We ran this when the AW gauge was at 2500cfs. It was essentially a muddy farm creek that is only runnable when flooding, and is only worth doing if you truly love to portage around deadly sweepers through the world's thickest thorniest brambles. Truly a struggle, we had to walk around seven or eight sweepers that crossed the whole river. It's really only class I and II whitewater, but the fast current and the lack of eddies make it hard to get out in time when the next sweeper comes up around a corner. Better off running the Poultney..
The Otter Creek gauge is located downstream of the takeout where the Clarendon ends. The range is an estimate based on the 75th percentile of the Otter. If you run this section please leave a comment with the level.
There are no real distinguishable rapids, only 7-10 sweepers that cross the whole river and would absoultely trap you under the water.
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Permits are not required for this reach.
We have no additional detail on this route.
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If someone gets hurt on a river, or you read about a whitewater-related injury, please report it to
American Whitewater. Don't worry about multiple submissions from other witnesses, as our safety
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The Vermont Superior Court sided with American Whitewater in a long-running dispute with the state over whitewater boating on the Green River in Morrisville. The Court overturned state restrictions that would have eliminated any meaningful opportunity for boaters to enjoy this extraordinary river and required scheduled releases in a ground breaking decision.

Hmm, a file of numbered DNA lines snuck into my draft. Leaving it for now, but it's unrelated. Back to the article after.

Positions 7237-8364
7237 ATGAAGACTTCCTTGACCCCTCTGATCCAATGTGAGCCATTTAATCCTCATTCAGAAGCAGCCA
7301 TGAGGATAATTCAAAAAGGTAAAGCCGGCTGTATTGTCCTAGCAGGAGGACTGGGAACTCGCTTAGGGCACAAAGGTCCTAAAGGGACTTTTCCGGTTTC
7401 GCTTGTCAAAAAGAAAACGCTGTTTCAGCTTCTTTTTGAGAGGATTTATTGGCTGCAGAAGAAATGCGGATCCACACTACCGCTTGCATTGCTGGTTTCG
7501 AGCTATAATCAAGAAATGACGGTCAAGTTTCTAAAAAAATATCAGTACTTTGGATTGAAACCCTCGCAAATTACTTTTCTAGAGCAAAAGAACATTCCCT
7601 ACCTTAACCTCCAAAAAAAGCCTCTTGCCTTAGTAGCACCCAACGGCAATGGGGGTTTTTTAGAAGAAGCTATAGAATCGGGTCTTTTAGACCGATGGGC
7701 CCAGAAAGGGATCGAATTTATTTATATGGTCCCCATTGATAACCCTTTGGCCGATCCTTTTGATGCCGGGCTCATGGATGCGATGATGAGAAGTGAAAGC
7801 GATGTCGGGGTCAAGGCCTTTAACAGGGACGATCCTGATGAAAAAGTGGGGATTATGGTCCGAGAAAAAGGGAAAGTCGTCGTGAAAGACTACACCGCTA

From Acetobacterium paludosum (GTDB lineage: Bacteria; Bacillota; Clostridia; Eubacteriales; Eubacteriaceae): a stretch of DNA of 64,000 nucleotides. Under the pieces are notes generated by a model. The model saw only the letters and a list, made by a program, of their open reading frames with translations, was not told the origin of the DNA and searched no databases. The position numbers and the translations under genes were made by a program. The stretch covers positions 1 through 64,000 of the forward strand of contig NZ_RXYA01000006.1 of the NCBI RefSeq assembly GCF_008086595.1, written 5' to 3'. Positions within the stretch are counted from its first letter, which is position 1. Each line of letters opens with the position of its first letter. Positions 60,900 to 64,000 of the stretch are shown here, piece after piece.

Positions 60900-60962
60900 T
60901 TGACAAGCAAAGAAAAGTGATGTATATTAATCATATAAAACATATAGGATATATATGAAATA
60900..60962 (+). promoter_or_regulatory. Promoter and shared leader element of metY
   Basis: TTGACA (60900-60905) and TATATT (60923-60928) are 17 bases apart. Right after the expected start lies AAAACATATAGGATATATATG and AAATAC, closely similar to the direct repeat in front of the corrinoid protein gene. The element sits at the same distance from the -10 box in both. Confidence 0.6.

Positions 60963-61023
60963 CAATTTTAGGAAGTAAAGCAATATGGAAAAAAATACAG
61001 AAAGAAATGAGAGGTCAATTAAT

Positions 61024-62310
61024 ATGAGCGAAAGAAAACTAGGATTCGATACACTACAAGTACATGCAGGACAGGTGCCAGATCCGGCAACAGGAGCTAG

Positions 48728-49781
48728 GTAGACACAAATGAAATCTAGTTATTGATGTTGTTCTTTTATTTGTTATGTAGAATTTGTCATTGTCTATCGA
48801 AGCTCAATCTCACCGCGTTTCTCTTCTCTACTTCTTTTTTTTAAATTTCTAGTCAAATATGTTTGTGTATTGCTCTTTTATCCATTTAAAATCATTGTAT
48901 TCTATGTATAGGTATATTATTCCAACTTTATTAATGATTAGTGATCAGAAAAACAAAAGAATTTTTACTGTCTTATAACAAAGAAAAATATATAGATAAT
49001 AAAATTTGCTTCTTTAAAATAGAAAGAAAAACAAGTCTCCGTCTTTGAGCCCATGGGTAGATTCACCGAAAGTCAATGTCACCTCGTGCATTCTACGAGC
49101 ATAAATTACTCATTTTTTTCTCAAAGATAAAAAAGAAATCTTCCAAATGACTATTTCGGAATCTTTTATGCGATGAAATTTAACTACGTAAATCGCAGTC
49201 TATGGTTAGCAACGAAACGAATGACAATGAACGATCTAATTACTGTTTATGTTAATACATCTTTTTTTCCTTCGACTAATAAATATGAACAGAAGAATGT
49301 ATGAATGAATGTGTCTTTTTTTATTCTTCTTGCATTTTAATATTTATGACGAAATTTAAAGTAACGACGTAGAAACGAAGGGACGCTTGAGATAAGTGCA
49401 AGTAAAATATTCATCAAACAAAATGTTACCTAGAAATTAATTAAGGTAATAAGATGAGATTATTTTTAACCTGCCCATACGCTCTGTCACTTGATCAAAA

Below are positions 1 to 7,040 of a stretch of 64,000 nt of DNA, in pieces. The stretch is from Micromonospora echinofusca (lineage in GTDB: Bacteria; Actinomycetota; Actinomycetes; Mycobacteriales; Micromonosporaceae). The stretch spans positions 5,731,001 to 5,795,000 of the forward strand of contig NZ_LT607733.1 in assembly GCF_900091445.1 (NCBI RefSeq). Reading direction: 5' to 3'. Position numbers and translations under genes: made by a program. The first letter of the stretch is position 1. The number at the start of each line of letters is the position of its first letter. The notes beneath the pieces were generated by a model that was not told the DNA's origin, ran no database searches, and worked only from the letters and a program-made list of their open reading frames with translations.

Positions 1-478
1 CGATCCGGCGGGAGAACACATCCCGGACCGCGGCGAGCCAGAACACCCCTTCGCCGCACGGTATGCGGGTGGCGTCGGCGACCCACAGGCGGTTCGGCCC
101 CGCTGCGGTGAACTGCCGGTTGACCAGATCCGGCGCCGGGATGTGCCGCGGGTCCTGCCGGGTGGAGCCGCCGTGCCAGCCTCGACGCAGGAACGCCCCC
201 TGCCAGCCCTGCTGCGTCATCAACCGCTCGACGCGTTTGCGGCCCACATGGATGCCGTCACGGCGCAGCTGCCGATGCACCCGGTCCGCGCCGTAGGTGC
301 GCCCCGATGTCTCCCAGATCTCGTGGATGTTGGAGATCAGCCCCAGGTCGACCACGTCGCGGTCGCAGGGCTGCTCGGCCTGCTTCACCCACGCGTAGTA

In response to of the state’s draft basin plan for southern Vermont, American Whitewater and scores of boaters pressed the state to support the expansion of releases on the West River. Restrictions by the Corps of Engineers and Agency of Natural Resources have led to the elimination of nearly all scheduled boating opportunities on the West River over the past two decades, eliminating recreation opportunity and hurting the local economy. AW and its partners have been working to restore these releases.
A hardy group of northeast boaters climbed into the natural river channel below a hydropower dam to participate in a flow study designed to assess whether whitewater flows should be restored to this dewatered river reach on the Connecticut River. While significant obstacles remain, this site has the potential for providing instruction, playboating, and a big water feature that that could be run throughout much of the year and provide a much needed boost to the local economy.
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